I have similar issues with linked tests. My solution is to insist that all tests in the sequence have their own Task, Intent and consequence of failure independent of any of the others, and that “generate +1D on the next test” is not a valid Intent. In practice, this means that I usually call for a linked test only once or at most twice per campaign, for pre-prepared set piece scenes. For pretty much everything else, I find linked tests to be superfluous.

One time, one of the PCs took a traumatic wound after picking a fight with a demi-god, and so we decided to devote an entire session to down time. While the injured PC recovered, the other decided to focus her smuggling business. I represented this with a series of linked tests to represent the various phases of the enterprise: acquiring contraband, smuggling the stuff in right under the harbourmaster’s nose, finding a buyer, haggling over prices, doing accounting/admin work to keep track of revanue and expenses, and then finally a lifestyle maintenance test to see if the business made enough money to stay afloat (the character passed, and advanced her resources in doing so). All this made for a very cool, very cinematic sequence. A montage, if you will. I havent used linked tests since.

My stance on linked tests is, if you have a common intent and you can divide task into (at least) two, thats a linked test. For example:

Intent 1: I want to reach castle without guards noticing.
Task 1: I sneak between bushes. (Stealth test)
Intent 2: I want to climb castle wall.
Task 2: I use stones as my ladder. (Climbing test)

Intent: I want to reach and climb the castle without guards noticing.
Task 1: I sneak between bushes. (Stealth test)
Task 2: I use stones as my ladder. (Climbing test)

So if the first task affects the second one, and if they can share a common Intent, I use Linked Tests. I wouldn’t do this for two different tasks that doesn’t share a common idea, but if these all have to go hand-in-hand, (like, you’d still need to be stealthy while climbing), Linked test makes sense.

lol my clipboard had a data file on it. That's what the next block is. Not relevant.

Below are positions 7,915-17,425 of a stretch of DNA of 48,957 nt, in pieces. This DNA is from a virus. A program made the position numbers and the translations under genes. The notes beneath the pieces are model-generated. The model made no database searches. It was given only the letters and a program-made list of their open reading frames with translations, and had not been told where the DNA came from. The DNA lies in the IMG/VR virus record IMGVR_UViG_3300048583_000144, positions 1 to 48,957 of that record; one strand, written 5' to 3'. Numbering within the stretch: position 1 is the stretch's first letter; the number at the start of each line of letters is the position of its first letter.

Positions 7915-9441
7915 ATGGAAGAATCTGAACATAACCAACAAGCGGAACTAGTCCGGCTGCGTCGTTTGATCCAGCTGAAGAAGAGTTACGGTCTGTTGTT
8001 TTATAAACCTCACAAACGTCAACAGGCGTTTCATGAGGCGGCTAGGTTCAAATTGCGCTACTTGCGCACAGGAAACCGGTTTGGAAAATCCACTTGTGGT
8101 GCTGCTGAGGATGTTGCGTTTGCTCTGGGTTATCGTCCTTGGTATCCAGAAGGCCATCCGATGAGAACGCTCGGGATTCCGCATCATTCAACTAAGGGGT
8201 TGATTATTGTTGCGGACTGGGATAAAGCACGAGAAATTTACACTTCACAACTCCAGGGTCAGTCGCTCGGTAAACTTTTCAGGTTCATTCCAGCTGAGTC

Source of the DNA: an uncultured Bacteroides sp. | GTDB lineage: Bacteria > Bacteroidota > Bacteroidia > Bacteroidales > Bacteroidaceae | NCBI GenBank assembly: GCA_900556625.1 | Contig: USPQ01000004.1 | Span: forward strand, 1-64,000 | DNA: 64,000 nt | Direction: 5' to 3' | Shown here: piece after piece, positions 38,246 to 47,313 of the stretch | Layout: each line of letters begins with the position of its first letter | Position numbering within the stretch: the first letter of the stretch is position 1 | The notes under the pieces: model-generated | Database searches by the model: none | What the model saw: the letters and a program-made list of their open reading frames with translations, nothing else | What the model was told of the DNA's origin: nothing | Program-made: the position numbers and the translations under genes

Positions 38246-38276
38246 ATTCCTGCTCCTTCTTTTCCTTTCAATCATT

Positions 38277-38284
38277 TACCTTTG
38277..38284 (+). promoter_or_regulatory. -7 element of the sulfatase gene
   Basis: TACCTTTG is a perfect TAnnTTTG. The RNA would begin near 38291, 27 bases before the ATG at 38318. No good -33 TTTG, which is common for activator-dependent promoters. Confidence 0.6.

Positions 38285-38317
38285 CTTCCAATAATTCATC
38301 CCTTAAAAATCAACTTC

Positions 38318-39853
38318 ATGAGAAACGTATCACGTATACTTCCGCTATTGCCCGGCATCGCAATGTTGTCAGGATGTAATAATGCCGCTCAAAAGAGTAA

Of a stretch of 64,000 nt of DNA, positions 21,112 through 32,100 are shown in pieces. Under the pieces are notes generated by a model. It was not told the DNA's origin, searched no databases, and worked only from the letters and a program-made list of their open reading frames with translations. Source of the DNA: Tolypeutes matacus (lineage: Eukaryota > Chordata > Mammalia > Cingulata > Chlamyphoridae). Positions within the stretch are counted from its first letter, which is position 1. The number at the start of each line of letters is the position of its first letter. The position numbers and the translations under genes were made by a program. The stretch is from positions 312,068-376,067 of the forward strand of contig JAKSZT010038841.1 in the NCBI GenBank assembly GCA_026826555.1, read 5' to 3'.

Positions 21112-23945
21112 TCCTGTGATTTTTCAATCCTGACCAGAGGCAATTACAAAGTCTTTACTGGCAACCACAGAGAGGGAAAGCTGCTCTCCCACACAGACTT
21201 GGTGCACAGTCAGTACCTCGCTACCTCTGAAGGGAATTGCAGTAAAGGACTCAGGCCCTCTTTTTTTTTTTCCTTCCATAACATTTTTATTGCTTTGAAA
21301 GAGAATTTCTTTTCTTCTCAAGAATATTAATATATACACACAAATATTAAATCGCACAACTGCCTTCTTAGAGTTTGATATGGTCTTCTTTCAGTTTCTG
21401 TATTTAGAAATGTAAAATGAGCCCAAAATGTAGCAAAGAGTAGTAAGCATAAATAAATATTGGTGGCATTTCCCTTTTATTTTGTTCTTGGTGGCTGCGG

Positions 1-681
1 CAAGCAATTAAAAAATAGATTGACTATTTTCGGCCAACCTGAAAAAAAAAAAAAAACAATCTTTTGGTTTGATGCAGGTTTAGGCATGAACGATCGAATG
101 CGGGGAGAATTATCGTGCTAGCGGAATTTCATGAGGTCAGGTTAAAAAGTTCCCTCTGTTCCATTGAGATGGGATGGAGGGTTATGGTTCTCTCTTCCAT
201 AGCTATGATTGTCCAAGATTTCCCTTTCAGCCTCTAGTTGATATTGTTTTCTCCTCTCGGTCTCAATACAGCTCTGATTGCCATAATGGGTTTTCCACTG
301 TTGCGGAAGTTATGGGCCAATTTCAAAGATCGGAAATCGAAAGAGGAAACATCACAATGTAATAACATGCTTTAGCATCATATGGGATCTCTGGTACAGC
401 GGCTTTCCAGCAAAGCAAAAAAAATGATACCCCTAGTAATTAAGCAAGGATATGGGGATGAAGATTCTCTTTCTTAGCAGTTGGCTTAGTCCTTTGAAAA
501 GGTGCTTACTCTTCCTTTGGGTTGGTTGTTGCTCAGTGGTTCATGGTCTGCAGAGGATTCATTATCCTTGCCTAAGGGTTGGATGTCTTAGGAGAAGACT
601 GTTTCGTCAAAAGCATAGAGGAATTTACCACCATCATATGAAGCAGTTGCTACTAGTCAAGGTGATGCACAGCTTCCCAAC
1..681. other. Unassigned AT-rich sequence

I’m not sure this is how BWG rules it, but this makes sense for me.

I’m fairly fond of linked tests, but my own personal heresy is that meeting the obstacle is sufficient to receive the +1D. Otherwise your are setting yourself up for the unsatisfying “I rolled to have nothing happen”.

I am in strong favor of granting the +1D if you meet the obstacle. Even though it’s been explained to me multiple times, I don’t buy it. It’s the only example of where you can meet the Obstacle but not get your intent.

Thanks for the replies!
@Taelor: Your experience sounds similar to my own. If I am strict about requiring that linked tests have distinct tasks and intents (+1D not being a valid intent), and furthermore rule out cases where the failure would either prevent the second roll from happening or already give +1Ob, and also rule out cases where success and success with advantage don’t both make sense as outcomes- then I feel like it’s a rule I might never use! Maybe once or twice a campaign like you. I guess that’s okay? Maybe it’s a really niche rule but it will be handy when I need it?

@Sifaus: I’m not sure I understand, are you saying you would always use linked tests when those conditions are met? I feel like there are many more criteria I’d want to satisfy before calling for a linked test, as discussed in my initial post. Using your example, if the failure consequence you had in mind was that the character would get caught by the guards if they failed the first (stealth) test, it seems like the second test wouldn’t happen so the +1Ob wouldn’t be relevant on a failure. Would you still use the linked test rule for success even if the rule for failure would never come up?